The Tulabhara of Today’s Media
The Value of Truth and Journalism Today
Weighing objects in exchange for life has been part of an ongoing metaphor and symbol of evaluating human value for thousands of years. Roman playwright of the Old Latin period, Titus Maccius Plautus (c. 254-184 BCE) wrote in his Curculio “Find me a reasonable lover against his weight in gold” (I, 3, 45). In this play, curculio is the Latin word for “weevil,” a beetle whose larva eats many times its weight in grain and also the name of the main character of the play where the weight of human life is made metaphor throughout the comedy. This expression later found its way into the English language in Henry Medwall’s A Goodly Interlude of Nature (ca. 1500), “Nay ye ar worth thy weyght of gold.”
However, if we go far further back in time, we find the Hindu tradition of Tulabhara तुलाभार, the ancient Hindu practice in which a person is weighed against a commodity such as sandalwood, gold, grain, fruits or other objects where the equivalent weight of that commodity is offered as a donation. One reference to this practice is recorded in the Mahabharata (c. 800BCE) where weighing life takes a potentially mortal turn as King Shibi, a descendant of King Bharata of the Lunar dynasty, who was known for his truthfulness, being just, and keeping his word. One day, Shibi is approached by Indra, king of the deities, and Agni, the god of fire, who have taken the forms of an eagle and a dove. The dove flies to Shibi seeking his protection from the eagle. The king decides to protect the dove; however, the eagle explains to Shibi that he must return fresh flesh in the equal weight of the dove. So, the king, in keeping his word to protect the dove, decides to give his flesh in exchange for the exact weight of the dove’s body.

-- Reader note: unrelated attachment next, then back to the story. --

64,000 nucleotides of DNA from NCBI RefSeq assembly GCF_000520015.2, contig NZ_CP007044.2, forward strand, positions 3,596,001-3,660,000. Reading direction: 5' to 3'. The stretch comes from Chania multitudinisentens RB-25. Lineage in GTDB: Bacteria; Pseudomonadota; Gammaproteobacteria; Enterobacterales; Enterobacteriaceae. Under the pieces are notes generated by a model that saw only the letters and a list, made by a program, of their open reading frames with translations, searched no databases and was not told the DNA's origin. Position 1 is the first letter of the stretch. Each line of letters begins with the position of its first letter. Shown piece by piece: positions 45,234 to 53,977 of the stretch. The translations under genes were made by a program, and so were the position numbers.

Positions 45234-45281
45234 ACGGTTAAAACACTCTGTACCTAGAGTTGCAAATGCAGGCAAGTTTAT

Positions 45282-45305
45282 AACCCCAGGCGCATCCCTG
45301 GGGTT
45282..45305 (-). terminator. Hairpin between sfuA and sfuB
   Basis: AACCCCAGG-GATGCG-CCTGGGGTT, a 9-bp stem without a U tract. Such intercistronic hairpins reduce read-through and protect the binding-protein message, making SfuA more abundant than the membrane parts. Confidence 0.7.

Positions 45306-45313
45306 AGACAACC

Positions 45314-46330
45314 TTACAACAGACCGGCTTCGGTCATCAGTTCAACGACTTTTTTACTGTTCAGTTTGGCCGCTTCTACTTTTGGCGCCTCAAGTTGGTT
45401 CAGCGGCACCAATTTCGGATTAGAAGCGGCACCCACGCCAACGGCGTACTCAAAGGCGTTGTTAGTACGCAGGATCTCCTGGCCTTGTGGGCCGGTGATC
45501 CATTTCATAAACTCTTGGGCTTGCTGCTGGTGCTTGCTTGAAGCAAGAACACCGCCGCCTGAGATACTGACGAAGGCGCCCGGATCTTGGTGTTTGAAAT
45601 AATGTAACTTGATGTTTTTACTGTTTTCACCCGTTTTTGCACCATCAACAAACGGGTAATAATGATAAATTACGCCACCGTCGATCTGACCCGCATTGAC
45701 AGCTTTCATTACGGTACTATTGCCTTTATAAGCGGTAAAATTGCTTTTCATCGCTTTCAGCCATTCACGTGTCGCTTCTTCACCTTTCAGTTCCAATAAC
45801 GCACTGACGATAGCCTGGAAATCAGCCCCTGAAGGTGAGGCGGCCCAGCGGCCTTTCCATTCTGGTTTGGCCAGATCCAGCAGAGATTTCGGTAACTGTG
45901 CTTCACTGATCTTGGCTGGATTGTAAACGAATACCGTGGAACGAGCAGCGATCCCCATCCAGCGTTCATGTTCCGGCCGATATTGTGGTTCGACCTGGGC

Shibi begins to slice off bits of his thigh and with the dove standing on one side of the balance, the king removes his own flesh putting it on the other side of the scale. Yet, even after much cutting off pieces of his body and adding his flesh to one side of the scale, the scales do not move. Finally, Shibi stands on the scale and says that the hawk can eat him in order to spare the dove. At this moment the gods Indra, king of the deities, and Agni, the god of fire, appear to Shibi and bless him. Indra heals the king’s wounds and the two gods disappear leaving everyone astounded by these events.
Tulabhara is mentioned throughout Hindu ancient texts and is still performed in several parts of India today. I bring up this practice because, like King Shibi who takes great care to keep his word to the hawk and to be truthful, we depend upon those who tell the truth, those who are committed to the honest portrayal of events. In recent centuries, this has been the role of the media—to provide facts that allow the public to be better informed about the issues that matter while also providing criticism and debate to ensure that information is tested and examined from various points of view. Anyone reading this previous sentence is likely to chuckle as this mandate is rarely embraced by major media today which is fully awash in corporate sponsorship, sponsored news stories, and entertainment posed as news.